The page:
Plaintiffs then filed a complaint on August 26, 2005, in the Superior Court of New Jersey, against defendants Wolf, his former firm Rosenblum, Wolf & Lloyd, PA*fn4 and his former clients Sam and Ida Fox, alleging that: (1) Wolf committed malicious abuse of process while acting under the color of state law and deprived plaintiffs of their state and federal civil rights; (2) Wolf's actions were undertaken to terrorize plaintiffs; (3) Wolf assaulted Perri Fuhrmann; (4) Wolf intentionally and maliciously touched Perri Fuhrmann; (5) Wolf falsely imprisoned plaintiffs; (6) Wolf intentionally inflicted emotional distress on plaintiffs; (7) Wolf's conduct was negligent and/or grossly negligent; and (8) Wolf's conduct violated 42 U.S.C.A. § 1983.

Following the filing of responsive pleadings, the trial judge, on December 11, 2006, entered a consent order appointing Kenneth Javerbaum, Esq. as discovery master and authorizing Javerbaum to resolve all discovery disputes between the parties. The order further provided that "all decisions of the discovery master shall be without prejudice, with the right of any party to appeal said decision by timely motion to this court within fifteen (15) days of the date of any such decision[.]" (Emphasis added).

Javerbaum entered an order on January 2, 2008, requiring plaintiffs to provide executed HIPAA authorizations and answers to supplemental interrogatories. He denied their requests for a complete copy of the file in the Fox action, more responsive answers to interrogatories propounded on Wolf and the Foxes, a list of Chatskaya's nursing home visitors and a re-deposition of Wolf's wife, Francine. Javerbaum granted plaintiffs' request for copies of any correspondence with one of Chatskaya's treating physicians, a copy of Wolf's insurance policies, a re-deposition of Ida Fox and a copy of any statement from Zakharenko.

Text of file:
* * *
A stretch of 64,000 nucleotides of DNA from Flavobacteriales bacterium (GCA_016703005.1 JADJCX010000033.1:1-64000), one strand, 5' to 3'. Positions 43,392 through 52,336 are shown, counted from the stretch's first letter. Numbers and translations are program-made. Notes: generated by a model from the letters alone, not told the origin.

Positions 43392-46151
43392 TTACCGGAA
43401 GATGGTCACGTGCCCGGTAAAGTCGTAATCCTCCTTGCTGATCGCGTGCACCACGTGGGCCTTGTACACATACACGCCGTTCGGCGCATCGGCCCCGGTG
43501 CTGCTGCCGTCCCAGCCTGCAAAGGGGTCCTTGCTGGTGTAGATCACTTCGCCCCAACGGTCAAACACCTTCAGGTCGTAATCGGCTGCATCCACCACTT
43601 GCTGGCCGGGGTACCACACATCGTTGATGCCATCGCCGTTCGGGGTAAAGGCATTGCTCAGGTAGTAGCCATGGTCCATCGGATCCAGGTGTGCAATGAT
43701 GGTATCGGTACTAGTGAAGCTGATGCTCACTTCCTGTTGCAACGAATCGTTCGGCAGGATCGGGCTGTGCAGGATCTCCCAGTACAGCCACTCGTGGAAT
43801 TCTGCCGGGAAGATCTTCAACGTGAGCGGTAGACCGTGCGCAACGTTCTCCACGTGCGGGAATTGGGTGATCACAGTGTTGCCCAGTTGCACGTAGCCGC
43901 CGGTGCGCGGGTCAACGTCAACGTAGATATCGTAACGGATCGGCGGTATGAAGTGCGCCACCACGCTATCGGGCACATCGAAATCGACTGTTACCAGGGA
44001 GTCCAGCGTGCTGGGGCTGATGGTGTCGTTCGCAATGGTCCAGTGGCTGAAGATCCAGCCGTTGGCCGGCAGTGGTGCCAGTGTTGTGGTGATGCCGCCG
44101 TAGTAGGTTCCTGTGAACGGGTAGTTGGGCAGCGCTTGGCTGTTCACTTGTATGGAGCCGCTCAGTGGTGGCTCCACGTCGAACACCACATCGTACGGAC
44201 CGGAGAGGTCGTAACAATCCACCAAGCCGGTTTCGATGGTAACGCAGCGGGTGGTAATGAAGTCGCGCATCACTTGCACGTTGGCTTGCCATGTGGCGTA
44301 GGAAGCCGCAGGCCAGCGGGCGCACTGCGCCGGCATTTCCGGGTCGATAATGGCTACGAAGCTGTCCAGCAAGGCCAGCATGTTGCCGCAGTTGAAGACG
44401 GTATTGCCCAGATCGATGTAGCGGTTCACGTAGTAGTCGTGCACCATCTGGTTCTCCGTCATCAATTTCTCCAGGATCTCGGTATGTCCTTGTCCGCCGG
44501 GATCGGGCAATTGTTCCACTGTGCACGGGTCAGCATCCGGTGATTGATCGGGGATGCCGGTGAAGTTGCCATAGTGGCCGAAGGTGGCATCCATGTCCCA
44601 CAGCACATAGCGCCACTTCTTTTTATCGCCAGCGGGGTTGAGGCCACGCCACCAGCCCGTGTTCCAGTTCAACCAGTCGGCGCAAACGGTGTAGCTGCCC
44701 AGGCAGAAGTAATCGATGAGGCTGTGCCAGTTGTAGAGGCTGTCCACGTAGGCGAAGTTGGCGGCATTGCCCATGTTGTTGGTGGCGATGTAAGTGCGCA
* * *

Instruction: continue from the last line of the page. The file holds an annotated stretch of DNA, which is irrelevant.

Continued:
Plaintiffs advised the judge by a January 16, 2008 letter that they were appealing the order, but they never filed a notice of motion or in any way formalized their appeal with certifications or other supporting documents. As a result, no motion was ever calendared, and the letter was placed in the court file.

The Wolf defendants moved for summary judgment, and a similar motion was forthcoming from the Fox defendants. Just prior to the filing of the Fox motion, plaintiffs deposed Wolf in the presence of Javerbaum. Following a short recess, Javerbaum placed the following on the record:

We just took a break for ten or fifteen minutes and I mentioned to Mr. Wolf something about looking at his letterhead that was marked before and seeing that he had a Springfield address on it and commented about that. And I indicated, I thought his office was in Jersey City in earlier letterhead of his, when going through his file. . . .

He told me he's no longer practicing in . . . Jersey City, but he's now with the firm of WolfBlock.

Now, I mentioned to him, and I want to put on the record, the lawyer who incorporated and did the partnership agreement for my law firm some years ago is a partner in WolfBlock. His name is Stuart Pachman. I didn't know at the time I took this assignment and I did not know and had no reason to know that Mr. Wolf was with WolfBlock until 10 or 15 minutes ago.

Mr. Pachman's representation of me and my firm is not a continuing one. It was a transactional one for the purpose of putting together a ...